Gas Today — August 2012
Britain’s BG Group has demonstrated its commitment to the Australian economy and workforce with the construction of the Queensland Curtis LNG Project through its subsidiary QGC. QGC speaks with Gas Today about upcoming tender opportunities for the project and how contractors can ensure they stand out from their competitors.
A priority project for QGC, the Queensland Curtis LNG (QCLNG) Project, involves developing CSG fields in the Surat Basin and transporting gas via a 540 km underground pipeline network to Curtis Island, near Gladstone, where it will be liquefied for export.
The project will create an average of 5,000 jobs during construction and up to 1,000 jobs across Queensland during the project operation phase.
The project is set to provide a $32 billion boost to the Queensland economy over the next 10 years, with QGC to pay approximately $1 billion a year in taxes and royalties to the Federal and Queensland governments.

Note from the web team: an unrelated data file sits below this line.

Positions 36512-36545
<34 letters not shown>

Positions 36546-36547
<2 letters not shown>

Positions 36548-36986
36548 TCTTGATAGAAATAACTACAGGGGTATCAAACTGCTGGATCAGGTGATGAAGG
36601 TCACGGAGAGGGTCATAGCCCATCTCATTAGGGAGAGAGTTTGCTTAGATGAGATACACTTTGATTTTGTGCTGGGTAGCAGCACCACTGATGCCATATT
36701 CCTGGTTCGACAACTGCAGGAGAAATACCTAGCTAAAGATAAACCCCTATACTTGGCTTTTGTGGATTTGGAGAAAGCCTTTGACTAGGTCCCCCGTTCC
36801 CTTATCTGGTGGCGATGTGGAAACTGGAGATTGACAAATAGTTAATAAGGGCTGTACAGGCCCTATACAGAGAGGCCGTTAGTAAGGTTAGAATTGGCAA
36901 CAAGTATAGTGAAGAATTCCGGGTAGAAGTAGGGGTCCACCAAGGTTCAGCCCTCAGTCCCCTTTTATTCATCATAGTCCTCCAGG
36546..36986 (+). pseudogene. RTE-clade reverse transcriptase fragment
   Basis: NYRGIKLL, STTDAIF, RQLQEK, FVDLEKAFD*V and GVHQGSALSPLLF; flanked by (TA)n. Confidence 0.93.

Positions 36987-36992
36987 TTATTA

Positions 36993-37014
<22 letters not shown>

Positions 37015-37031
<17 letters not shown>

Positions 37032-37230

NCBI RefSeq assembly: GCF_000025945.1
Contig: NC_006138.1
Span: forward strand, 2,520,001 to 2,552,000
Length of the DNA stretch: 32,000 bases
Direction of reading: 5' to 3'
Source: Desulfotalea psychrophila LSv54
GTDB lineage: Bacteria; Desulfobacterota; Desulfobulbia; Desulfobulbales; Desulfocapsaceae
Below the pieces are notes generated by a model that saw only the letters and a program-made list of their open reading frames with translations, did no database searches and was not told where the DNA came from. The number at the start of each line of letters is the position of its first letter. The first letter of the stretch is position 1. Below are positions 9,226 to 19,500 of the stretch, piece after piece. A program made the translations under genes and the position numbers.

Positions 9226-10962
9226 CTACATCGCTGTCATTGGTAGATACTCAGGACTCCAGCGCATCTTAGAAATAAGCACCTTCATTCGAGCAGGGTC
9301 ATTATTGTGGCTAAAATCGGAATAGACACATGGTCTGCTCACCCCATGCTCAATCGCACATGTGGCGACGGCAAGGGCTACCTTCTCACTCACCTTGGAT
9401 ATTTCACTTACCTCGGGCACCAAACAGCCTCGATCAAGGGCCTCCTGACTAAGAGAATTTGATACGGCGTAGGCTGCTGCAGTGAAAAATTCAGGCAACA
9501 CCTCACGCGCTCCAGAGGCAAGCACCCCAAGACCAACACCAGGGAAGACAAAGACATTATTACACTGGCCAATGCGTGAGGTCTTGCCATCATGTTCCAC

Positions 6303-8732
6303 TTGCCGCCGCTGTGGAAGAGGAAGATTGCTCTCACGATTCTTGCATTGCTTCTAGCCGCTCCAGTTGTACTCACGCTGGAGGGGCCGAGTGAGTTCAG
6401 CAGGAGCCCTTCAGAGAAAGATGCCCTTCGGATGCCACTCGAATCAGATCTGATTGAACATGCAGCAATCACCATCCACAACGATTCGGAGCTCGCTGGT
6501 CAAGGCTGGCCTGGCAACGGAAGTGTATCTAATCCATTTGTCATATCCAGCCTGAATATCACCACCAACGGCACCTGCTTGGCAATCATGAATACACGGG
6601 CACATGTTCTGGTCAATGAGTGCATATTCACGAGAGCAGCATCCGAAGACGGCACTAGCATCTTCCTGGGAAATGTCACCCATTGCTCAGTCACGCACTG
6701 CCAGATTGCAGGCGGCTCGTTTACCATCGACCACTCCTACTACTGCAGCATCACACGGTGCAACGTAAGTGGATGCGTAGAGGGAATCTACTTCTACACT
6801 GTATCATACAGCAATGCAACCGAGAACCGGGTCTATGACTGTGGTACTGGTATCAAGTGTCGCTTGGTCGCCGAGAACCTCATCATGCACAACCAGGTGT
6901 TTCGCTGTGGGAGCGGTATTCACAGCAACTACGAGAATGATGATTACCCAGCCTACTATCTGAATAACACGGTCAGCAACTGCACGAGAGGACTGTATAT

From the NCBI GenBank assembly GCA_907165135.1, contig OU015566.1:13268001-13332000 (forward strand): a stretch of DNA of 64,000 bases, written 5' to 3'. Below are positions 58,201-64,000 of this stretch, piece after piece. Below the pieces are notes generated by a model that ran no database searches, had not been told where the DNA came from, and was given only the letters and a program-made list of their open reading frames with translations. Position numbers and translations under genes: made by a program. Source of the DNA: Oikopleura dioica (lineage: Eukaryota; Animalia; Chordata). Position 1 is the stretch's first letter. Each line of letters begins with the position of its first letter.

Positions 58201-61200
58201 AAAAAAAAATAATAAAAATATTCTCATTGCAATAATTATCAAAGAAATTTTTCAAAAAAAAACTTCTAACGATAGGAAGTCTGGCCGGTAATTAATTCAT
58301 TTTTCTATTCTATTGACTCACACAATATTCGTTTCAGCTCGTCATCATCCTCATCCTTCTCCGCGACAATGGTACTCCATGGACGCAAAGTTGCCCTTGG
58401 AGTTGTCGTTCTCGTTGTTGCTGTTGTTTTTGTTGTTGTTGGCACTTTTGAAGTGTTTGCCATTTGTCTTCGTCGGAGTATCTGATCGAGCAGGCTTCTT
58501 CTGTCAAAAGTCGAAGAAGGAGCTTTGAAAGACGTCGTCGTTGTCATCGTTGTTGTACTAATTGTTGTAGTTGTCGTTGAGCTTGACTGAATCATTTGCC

Driving Queensland’s economy
Since 2010, QGC has invested approximately $8 billion on the QCLNG Project, channeling 74 per cent of these funds into Australia and 59 per cent to Queensland specifically.
The company’s latest six-monthly report to the Queensland Coordinator-General on Australian Industry Participation – from 1 October 2011 to 31 March 2012 – reveals that Queensland and Australian companies were engaged on contracts valued at $6.1 billion for a wide range of goods and services for QGC and the QCLNG Project.